“This and That” is an occasional series of paired observations. -Ed.
Today: Disaster Time
Last fall, the artist Jonathan Schipper made Cubicle, an installation at Rice Gallery of a nondescript office slowly collapsing onto itself. Schipper has done similar things with muscle cars crashing in super-slow motion and fusty living rooms slowly being sucked into a singularity.
San Antonio-based Walley Films created a short documentary about the show at Rice. At 2:50, you can see a time lapse of part of the movement, which actually occurred over a period of several months.
“Right or wrong, it’s very pleasant to break something from time to time.” – Fyodor Dostoyevsky
In this strangely riveting video, we watch the Titanic sink in real time (tastefully — we don’t see the people, although we hear their shouts and screams).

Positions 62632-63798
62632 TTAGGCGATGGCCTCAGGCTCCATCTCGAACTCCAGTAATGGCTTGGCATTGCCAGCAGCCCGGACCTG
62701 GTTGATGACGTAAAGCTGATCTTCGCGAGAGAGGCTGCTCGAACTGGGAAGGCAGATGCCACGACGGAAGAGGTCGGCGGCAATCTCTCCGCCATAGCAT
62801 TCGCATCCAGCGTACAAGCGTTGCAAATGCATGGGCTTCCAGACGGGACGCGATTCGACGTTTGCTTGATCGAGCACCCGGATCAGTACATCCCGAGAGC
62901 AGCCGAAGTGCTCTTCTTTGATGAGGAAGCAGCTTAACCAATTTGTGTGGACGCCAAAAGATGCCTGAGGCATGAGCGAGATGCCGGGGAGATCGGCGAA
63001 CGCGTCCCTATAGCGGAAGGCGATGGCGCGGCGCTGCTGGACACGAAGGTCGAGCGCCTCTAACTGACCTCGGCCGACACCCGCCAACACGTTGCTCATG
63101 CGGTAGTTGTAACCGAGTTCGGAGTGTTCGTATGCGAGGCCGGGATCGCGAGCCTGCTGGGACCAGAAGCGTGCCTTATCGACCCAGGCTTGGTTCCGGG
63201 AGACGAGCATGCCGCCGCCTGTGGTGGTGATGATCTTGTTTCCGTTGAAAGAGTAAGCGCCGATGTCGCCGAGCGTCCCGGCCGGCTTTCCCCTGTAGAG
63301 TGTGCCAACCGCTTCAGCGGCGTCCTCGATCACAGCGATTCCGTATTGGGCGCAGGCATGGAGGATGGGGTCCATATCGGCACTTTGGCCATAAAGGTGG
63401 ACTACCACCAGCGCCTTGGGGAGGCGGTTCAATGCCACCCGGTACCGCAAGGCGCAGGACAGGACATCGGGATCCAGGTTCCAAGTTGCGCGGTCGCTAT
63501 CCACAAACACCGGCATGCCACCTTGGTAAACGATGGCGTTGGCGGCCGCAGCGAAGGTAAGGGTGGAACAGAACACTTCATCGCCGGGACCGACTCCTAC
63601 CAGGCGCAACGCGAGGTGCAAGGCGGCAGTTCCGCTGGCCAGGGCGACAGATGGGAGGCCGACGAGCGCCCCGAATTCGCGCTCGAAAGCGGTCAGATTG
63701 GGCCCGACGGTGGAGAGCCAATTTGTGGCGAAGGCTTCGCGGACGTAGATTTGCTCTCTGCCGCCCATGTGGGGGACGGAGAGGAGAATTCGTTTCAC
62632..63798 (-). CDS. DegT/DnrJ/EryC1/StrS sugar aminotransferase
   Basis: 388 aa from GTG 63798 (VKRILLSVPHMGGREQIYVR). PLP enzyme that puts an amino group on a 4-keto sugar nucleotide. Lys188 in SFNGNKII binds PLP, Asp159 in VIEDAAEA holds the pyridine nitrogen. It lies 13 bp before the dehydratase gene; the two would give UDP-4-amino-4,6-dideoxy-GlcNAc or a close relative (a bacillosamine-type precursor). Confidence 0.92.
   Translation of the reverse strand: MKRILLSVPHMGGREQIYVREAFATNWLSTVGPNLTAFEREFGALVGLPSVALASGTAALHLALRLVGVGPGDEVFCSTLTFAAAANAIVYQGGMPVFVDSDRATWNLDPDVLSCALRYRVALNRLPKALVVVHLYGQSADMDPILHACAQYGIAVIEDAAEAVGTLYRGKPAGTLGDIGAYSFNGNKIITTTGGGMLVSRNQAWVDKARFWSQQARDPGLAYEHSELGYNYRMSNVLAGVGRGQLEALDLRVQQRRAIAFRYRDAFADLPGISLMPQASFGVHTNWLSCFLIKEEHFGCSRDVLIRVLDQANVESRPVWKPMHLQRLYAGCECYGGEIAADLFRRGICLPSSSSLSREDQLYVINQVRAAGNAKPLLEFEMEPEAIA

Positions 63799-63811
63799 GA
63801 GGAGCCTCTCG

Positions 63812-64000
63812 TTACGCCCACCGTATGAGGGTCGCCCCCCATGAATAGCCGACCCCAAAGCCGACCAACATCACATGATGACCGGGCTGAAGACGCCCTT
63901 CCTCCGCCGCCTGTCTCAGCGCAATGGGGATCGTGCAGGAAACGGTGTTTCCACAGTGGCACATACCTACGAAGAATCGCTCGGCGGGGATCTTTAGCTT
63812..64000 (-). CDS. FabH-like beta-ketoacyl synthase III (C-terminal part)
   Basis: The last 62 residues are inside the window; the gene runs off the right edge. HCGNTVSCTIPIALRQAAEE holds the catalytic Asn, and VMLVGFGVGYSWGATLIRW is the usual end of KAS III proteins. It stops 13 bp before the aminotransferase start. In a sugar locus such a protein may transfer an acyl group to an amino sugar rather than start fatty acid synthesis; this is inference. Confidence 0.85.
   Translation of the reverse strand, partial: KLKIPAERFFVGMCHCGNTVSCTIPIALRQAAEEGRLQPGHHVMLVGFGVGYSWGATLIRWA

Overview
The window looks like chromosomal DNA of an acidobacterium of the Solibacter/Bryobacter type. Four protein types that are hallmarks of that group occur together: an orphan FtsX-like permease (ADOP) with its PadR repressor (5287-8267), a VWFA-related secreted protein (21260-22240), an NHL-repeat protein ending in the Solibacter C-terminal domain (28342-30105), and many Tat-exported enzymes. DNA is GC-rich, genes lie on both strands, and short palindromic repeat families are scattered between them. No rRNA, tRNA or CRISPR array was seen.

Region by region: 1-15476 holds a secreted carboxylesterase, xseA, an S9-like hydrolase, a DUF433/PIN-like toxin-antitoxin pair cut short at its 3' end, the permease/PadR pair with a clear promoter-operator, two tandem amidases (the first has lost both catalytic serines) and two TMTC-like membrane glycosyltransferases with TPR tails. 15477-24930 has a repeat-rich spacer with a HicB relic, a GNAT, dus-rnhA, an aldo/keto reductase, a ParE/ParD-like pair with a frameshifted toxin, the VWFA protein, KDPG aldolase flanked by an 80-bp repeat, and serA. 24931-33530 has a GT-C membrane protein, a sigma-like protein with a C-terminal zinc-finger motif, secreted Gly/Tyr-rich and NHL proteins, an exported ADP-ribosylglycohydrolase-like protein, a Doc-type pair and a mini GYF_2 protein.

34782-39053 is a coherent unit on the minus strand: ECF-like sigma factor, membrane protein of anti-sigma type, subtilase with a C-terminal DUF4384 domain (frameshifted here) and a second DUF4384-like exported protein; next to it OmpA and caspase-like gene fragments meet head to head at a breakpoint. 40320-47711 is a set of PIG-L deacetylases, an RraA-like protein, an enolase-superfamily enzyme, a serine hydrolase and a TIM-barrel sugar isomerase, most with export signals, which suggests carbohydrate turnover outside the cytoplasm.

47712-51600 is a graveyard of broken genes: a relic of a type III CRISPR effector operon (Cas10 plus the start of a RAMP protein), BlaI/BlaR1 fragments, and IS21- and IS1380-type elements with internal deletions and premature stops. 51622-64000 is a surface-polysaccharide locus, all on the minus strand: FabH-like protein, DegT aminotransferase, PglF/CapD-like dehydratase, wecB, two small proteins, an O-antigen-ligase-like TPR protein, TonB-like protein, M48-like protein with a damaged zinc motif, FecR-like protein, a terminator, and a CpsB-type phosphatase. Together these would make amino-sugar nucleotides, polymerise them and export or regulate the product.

As much as people enjoy time lapse video (where something that happens over a long period is sped up, like the construction of a skyscraper or the Schipper collapse), it’s equally if not more mesmerizing to watch Titanic slowly sink over the course of a nearly three hours.
These videos succeed through the pleasure of rubbernecking, the terrible fascination with inevitable horror, and the meditative state of mind of a stoned person watching a lava lamp, or Bob Ross.
No matter how original, innovative or crazy your idea, someone else is also working on that idea. Furthermore, they are using notation very similar to yours. – Bruce J. MacLennan